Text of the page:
But those random cookies from the grocery store someone brought into work? Not worth it. That candy dish you always keep full for ‘guests’? Get rid of it. Those $5 sugar-y lattes you feel you need every day to make it through work? Skip it and find a new job. J

One of the speakers at Influence, Jess Thompson, told us something that was really powerful to me.

Our bodies are not our own.

 They belong to God. He gave them to us. Glorify God in your body by taking care of it. It’s each of our responsibility to keep it strong and healthy, fully equipped to do the work God gave us to do.
I interpret that this way: Don’t struggle and strive to have a ‘perfect body’ as a way of control. But also don’t give up completely and look to food as a means of comfort.

Ultimately, our need to control how we look or to be comforted by what we eat is a sin of self-entitlement.

The world doesn't end if you don’t eat a cookie every day for your post dinner dessert. And it certainly doesn’t end if you don’t have 6 pack abs or chiseled upper arms.

I’m not saying that I have this fully figured out or that I don’t still struggle with both sides of this spectrum.

Day by day, I am learning to view my body as a vehicle through which to do the ‘good works’ that have been planned for me (Ephesians 2:10). I want to support my local community and the larger environment by purchasing local and organic. I want to serve and nourish myself and others in a way that promotes health and positive body image.

It’s really interesting that this conversation was had yesterday and this post came flowing out of it. Just that morning, I took the steps to become an Arbonne Consultant. I have been using their skincare products for a few months now and most recently, their wellness products as part of my #30daychallenge. I am incredibly pleased by their commitment to using pure, safe and beneficial products as well as the culture of promoting total body and mind health and wellness.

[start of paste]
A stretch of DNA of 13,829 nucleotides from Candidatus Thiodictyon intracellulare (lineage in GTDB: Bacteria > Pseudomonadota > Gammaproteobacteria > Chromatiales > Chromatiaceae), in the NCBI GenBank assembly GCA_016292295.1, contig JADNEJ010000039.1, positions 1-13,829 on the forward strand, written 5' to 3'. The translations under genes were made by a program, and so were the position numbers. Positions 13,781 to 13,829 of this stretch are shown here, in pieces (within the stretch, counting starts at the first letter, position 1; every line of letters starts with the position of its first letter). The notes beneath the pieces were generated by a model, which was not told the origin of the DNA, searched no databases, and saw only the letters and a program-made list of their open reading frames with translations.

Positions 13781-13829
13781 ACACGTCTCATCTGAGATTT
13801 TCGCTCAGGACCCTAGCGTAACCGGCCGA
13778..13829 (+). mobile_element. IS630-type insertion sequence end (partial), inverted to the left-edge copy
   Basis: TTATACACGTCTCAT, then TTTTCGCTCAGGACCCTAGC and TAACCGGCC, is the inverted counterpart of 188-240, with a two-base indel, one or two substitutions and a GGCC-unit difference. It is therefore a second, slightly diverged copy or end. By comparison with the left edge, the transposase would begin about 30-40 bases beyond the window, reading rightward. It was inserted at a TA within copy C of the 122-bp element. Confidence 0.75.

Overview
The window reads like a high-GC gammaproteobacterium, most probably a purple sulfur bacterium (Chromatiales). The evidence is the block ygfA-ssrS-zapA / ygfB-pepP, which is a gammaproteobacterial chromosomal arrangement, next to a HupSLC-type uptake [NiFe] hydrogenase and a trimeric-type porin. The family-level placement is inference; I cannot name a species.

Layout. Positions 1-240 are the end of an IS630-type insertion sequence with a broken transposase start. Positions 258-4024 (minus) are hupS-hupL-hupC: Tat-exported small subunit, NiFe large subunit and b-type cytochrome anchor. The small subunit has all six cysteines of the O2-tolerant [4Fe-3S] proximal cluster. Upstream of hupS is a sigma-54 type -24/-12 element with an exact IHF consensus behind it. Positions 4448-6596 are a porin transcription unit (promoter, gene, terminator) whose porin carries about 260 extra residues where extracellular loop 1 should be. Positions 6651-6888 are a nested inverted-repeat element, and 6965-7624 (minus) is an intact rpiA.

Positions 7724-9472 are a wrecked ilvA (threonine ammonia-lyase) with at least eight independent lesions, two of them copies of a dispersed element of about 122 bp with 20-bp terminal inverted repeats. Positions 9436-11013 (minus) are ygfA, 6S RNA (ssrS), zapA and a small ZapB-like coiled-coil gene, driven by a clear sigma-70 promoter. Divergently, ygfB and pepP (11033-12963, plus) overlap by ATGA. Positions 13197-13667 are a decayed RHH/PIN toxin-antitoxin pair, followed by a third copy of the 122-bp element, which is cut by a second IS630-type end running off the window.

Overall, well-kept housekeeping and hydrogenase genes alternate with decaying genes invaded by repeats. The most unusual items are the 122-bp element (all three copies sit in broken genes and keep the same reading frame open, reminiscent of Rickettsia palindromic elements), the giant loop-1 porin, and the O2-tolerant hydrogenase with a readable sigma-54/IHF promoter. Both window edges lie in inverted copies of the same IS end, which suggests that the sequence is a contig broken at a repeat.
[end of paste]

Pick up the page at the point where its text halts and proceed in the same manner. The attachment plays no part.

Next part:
I’ve been praying for a while about an opportunity to use my passion for health to help others and I think I may have found it. Having this conversation with Emily and talking through our reasons for choosing a healthier lifestyle has confirmed for me that taking on this role with Arbonne will be a great step towards my future goals (coffee shop in 5!)

I will always and forever be a foodie. I love breaking bread with my friends and creating memories over a home-cooked or locally prepared meal.  BUT. I will not go forward continuing to use food as a crutch or a comfort in times of need or distress. I will not eat treats every day just ‘because.’ I will not over-exercise or binge-eat. I will eat whole sustainable foods. I will eat when I’m hungry and listen to my body. I will remind myself that each thing I’m putting in my mouth should be fuel to nourish and strengthen my body.  

But when the time is right and that special occasion comes up? 
You better believe I will indulge in something delicious.
And probably full of almond paste.

Post 20 miler almond croissant from my favorite local bakery



#foodieprobs

Read more about Emily's diagnosis and her beautiful lovely writing at http://emilysparkles.com/